As a result, XB can be more effective than common treatment (RR 1.18, 95% CI 1.11-1.26, P < 0.00001), as well as placebo (RR 5.33, 95% CI 2.88-9.87, P < 0.00001), but less effective than TCM dialectical therapy (RR:0.75, 95% CI 0.68-0.82, P < 0.00001) (Figure 5).
MFX, a classical formula from Treatise on Febrile Diseases (Shang Han Lun in Chinese), is comprised of Ephedrae Herba (Ephedra), Aconiti Lateralis Radix Praeparata (Aconitum) and Asari Radix et Rhizoma (Asarum) (Table 1). Mass spectrometric and chromatographic detection identified 52 compounds, including alkaloids, amino acids and organic acids. The main constituents are methyl ephedrine, aconine, songrine, fuziline, neoline, alatisamine, chasmanine, benzoylmesaconine, benzoylaconine, and benzoylhypaconine (Sun et al., 2016). Experiments showed that MFX decoction significantly depressed the expression of IL-6, MCP-1 and TNF-α, and markedly increased expression of IL-10 in serum, indicating the effect of reducing inflammation and increasing antioxidant activities (Tang et al., 2015; Rong et al., 2016). That implied how MFX decoction may affect Bradyarrhythmiaas inflammation is related to myocardial injury which is one of the pathological basis of Bradyarrhythmia (Larsen et al., 2013).
Studies (Ning, 2004; Fan and Yang, 2005; Geng et al., 2010; Zhang L, 2011; Bao, 2012; Cheng, 2012; Wei and Liu, 2012; Deng et al., 2014; Fang et al., 2014; Wang Z, 2014; Xu and Long, 2014; Ji and Zhang, 2015; Du, 2016; Hu and Huang, 2016; Huang and Zhang, 2016; Yu, 2016; Yuan, 2016; Li, 2017) of MFX were included. Courses of the treatment ranged from 2 weeks to 3 months. There were 1398 patients involved, including 722 in MFX group (656 effective cases) and 676 in control group (472 effective cases). Meta-analyse was performed with a fixed-effect model as no significant heterogeneity was found (I2 < 50%, P > 0.10). It showed that MFX was effective in treating Bradyarrhythmia (RR:1.30, 95% CI 1.23 to 1.37, P < 0.00001) (Figure 6).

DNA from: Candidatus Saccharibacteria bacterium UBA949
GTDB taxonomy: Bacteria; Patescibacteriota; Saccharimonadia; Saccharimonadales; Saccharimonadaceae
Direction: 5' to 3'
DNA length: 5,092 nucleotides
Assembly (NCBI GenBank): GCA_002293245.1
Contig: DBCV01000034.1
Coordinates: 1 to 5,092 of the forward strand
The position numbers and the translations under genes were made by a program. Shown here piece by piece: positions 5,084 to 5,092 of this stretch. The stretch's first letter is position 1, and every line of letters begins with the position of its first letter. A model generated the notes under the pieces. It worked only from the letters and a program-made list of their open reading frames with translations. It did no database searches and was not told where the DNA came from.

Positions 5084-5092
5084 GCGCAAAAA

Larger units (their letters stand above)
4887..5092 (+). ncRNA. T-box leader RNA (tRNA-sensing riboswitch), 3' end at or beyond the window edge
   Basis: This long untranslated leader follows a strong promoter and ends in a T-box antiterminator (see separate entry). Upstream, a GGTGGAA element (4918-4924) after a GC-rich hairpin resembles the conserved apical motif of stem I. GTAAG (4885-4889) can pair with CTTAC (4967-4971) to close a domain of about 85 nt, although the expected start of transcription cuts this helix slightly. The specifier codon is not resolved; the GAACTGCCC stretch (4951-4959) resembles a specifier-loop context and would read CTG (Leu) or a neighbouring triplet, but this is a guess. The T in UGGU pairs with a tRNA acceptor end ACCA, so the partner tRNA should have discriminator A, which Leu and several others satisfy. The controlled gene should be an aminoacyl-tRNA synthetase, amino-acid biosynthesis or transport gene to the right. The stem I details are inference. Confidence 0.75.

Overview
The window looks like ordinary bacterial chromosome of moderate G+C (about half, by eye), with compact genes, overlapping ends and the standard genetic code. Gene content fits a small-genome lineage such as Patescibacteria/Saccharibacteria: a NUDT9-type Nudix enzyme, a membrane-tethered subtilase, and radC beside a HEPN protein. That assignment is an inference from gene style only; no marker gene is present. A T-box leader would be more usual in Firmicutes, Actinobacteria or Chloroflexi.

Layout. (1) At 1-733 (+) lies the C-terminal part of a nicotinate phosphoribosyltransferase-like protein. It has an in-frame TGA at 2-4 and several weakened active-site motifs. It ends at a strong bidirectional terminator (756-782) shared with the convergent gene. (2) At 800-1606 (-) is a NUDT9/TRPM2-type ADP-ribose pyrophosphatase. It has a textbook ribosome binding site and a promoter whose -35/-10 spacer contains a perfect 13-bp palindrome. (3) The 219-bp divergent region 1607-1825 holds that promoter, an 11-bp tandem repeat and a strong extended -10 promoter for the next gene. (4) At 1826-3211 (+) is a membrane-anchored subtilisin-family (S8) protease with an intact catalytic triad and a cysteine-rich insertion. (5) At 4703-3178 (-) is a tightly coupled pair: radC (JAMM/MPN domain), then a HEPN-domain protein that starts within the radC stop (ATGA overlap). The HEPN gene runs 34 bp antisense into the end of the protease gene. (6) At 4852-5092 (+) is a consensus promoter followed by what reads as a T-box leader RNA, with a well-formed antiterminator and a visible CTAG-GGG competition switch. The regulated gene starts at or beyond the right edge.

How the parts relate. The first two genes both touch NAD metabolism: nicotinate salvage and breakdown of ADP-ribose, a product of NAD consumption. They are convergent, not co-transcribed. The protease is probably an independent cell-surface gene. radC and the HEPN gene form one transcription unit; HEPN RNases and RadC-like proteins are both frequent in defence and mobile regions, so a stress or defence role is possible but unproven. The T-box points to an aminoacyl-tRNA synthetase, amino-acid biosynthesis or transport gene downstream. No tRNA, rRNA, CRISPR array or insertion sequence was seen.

ZGC also comes from Treatise on Febrile Diseases (Shang Han Lun in Chinese). It is used as a representative formula to treat almost any kind of arrhythmia containing nine commonly used herbs (Radix glycyrrhizae preparata, Ginger, Cassia Twig, Ginseng, dried rehmannia, Donkey-hide gelatin, Radix Ophiopogonis, Fructus Cannabis, Fructus Ziziphi Jujubae). Recent studies showed that ZGC can effect the Ca2+ content in muscle tissue and the excitability of M receptors (Hai et al., 2017). It was reported that ZGC can also treat atrial fibrillation, which is a disease of opposite pathogenesis compared with Bradyarrhythmia. There may exist a two-way regulation effect that requires further study.
Eight studies (Hu, 2012; Qiu, 2012; Gao and Chen, 2014; Cheng, 2016; Kong, 2016; Long, 2016; Wang X., 2016; Zhou and Yang, 2016) of ZGC were included. Courses of the treatment ranged from 1 to 3 months. There were 651 patients involved, including 326 in ZGC group (279 effective cases) and 325 in control group (206 effective cases). Meta-analyse was performed with a fixed-effect model as no significant heterogeneity was found (I2 < 50%, P > 0.10). It showed that ZGC was effective in treating Bradyarrhythmia (RR:1.35, 95% CI 1.23 to 1.48, P < 0.00001) (Figure 7).
SMI was developed from a classic TCM formula, which is a combination of Panax ginseng, Ophiopogon japonicas and Schisandra chinensis (Table 1). The constituents included ginsenosides, lignans, steroidal saponins and homoisoflavanones (Wu et al., 2011). Proteomics study found that SMI can up-regulate glucose oxidation, TCA cycle and ATP synthesis related proteins, down-regulate proteins catalyzing fatty acid β-oxidation, implying the inhibition of this pathway to avoid high oxygen consumption and modulate the myocardial energy metabolism (Zhan et al., 2015).
Six studies (Fang, 2005; Zhao and Wang, 2007; Li et al., 2008; Wang et al., 2012; Zheng and Zhao, 2015; Wu, 2017) of SMI were included. Courses of the treatment ranged from 14 to 20 days. There were 399 patients involved, including SMI in SMI group (176 effective cases) and 199 in control group (129 effective cases). Meta-analyse was performed with a fixed-effect model as no significant heterogeneity was found (I2 < 50%, P > 0.10). It showed that SMI was effective in treating Bradyarrhythmia (RR:1.36, 95%CI 1.21 to 1.52, P < 0.00001 (Figure 8).
Traditional Chinese medicine has a long history of treating arrhythmia using different kinds of therapies. There are some classic TCM formulas with constant compositions are widely accepted. In this article, we evaluated the effect of six of the most often reported TCM formulas for Bradyarrhythmia with systematic review method, and reviewed their different potential mechanisms as well as therapeutic features (Table 1).